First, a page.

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Weak Environmental Protection Agency Plan Would Leave 77 Million Americans Vulnerable To Deadly Pollution, Lung Association Warns


New York City, NY – September 13, 2006 – More than 77 million Americans could be left vulnerable to deadly particle pollution if the U.S. Environmental Protection Agency (EPA) follows through with a proposal to set weak public health standards for the pollutant, according to a new American Lung Association report.

By contrast, stronger new pollution standards supported by the Lung Association and other major medical and public health groups would protect 159 million people, the report concludes.

The report, Clean Air Decision 2006, was released as the EPA is about to announce a final decision on national air quality standards for particle pollution (soot), the most lethal of all air pollutants. It is produced by coal burning power plants, trucks, trains, traffic and other smokestack industries. The EPA is under a court order to announce a final decision on new standards by September 27.

“This is the most important public health decision the EPA will make this year. The decision will impact the health and lives of millions of people nationwide who currently breathe dirty, particulate-polluted air,” noted John L. Kirkwood, President and Chief Executive Officer of the American Lung Association. “The EPA has a clear choice: Endorse strong new standards that will fully protect Americans from this deadly pollutant; or, the agency can continue to side with polluting industries and consign our citizens to years of choking pollution. We hope the EPA will make its decision based on science, not politics.”

Kirkwood explained that the public health standards “are the heart and lungs of the Clean Air Act.” They define the levels of air pollution that are safe for people to breathe. Every community in the nation must meet those standards through specific pollution cleanup programs such as controls on electric power plants.

The EPA last revised the particle standards in 1997. Since then, more than 2,000 peer-reviewed studies have been published on the health effects of particle pollution. The studies not only confirm earlier research that showed exposure to particle pollution causes sickness, hospital admissions and premature death, but that harm occurs even when pollution levels are well below current standards. People most vulnerable to particle pollution include children, senior citizens, and people with such chronic conditions as asthma, heart disease and diabetes.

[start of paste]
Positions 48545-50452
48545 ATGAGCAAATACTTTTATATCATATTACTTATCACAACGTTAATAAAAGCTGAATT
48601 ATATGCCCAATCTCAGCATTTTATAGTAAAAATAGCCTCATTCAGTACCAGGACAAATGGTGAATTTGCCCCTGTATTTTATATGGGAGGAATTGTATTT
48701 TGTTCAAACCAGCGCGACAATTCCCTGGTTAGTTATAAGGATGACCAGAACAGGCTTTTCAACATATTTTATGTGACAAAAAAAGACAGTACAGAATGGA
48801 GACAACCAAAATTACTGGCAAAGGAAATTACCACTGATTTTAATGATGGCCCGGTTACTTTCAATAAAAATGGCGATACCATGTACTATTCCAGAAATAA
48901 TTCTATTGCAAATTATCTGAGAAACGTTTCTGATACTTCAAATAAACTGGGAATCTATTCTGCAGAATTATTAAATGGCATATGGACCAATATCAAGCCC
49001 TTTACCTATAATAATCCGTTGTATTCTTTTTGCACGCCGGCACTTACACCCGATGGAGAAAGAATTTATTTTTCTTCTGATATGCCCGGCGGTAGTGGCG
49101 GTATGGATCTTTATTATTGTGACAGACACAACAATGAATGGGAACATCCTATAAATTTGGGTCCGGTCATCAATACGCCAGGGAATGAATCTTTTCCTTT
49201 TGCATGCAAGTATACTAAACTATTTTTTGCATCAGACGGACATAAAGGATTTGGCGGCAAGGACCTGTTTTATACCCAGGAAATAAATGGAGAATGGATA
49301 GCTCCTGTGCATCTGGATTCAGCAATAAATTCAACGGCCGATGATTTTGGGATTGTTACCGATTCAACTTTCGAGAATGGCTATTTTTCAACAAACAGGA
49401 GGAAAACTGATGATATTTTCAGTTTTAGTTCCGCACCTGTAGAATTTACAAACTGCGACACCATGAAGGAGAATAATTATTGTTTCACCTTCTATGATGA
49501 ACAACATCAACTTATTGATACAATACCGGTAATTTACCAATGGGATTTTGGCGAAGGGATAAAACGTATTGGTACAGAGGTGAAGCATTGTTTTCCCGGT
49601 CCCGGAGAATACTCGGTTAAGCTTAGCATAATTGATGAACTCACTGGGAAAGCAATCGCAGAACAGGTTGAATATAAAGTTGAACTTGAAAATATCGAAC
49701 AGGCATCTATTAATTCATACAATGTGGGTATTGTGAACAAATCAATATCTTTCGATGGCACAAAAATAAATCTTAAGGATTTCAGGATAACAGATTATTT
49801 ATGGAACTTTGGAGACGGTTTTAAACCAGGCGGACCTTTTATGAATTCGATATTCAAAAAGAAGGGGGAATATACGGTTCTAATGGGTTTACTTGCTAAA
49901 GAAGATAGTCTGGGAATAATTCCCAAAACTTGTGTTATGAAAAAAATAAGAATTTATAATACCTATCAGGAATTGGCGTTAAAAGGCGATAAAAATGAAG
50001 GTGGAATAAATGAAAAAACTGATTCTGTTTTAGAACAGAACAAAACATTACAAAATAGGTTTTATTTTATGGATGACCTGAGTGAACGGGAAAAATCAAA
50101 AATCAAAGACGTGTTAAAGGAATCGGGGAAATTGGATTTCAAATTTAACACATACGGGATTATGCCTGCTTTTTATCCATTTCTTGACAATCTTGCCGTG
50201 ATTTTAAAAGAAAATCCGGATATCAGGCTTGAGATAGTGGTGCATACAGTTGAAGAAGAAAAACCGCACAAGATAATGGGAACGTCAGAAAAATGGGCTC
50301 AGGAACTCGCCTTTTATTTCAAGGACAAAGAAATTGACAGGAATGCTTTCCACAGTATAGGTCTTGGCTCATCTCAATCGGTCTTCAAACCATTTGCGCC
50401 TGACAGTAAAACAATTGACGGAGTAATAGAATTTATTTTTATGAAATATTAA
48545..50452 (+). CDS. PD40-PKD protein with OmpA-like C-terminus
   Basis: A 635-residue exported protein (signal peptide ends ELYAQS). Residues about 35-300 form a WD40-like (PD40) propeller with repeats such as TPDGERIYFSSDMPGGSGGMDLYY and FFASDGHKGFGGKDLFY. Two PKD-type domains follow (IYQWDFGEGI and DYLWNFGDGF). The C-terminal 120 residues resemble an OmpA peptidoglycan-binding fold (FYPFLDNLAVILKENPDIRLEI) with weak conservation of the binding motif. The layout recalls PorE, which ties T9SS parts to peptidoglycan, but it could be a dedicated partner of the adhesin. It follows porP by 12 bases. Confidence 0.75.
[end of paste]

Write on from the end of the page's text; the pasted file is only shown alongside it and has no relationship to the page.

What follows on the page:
The American Lung Association, the American Medical Association and many other health and medical groups have urged the EPA to set tougher standards for both short- and long-term exposure to particle pollution. EPA’s own staff scientists and science advisers also have concluded that the current standards are not adequate to protect people’s health.

Despite this overwhelming evidence, the EPA has proposed making no change in the standard that governs annual exposure to particle pollution. It did propose a slight adjustment in the standard that governs daily exposure to the pollutant, though a much weaker standard than others under consideration.

“Scientific evidence overwhelmingly supports the need for tougher standards both for long-term and short-term exposure to this deadly pollutant,” Janice Nolen, Lung Association Director of National Policy, declared.

In its report, the Lung Association analyzed the public health consequences of four different pairs of annual and daily standards, using EPA data from particle pollution monitors in counties nationwide from 2002-2004.

The report estimates the total number of people protected on the county, state and national levels under each of these pairings as well as the number of people protected on the state and national levels for eight sensitive groups: those under 18, those 65 and over, and those with pediatric asthma, adult asthma, chronic bronchitis, emphysema, heart disease and diabetes.

To get a copy of the full Clean Air Decision 2006 report, go to the American Lung Association’s website at

About the American Lung Association
Beginning our second century, the American Lung Association is the leading organization working to prevent lung disease and promote lung health. Lung disease death rates continue to increase while other leading causes of death have declined. The American Lung Association funds vital research on the causes of and treatments for lung disease. With the generous support of the public, the American Lung Association is “Improving life, one breath at a time.” For more information about the American Lung Association or to support the work it does, call 1-800-LUNG-USA (1-800-586-4872) or log on to

Additional Resources:
* Clean Air Decision 2006:


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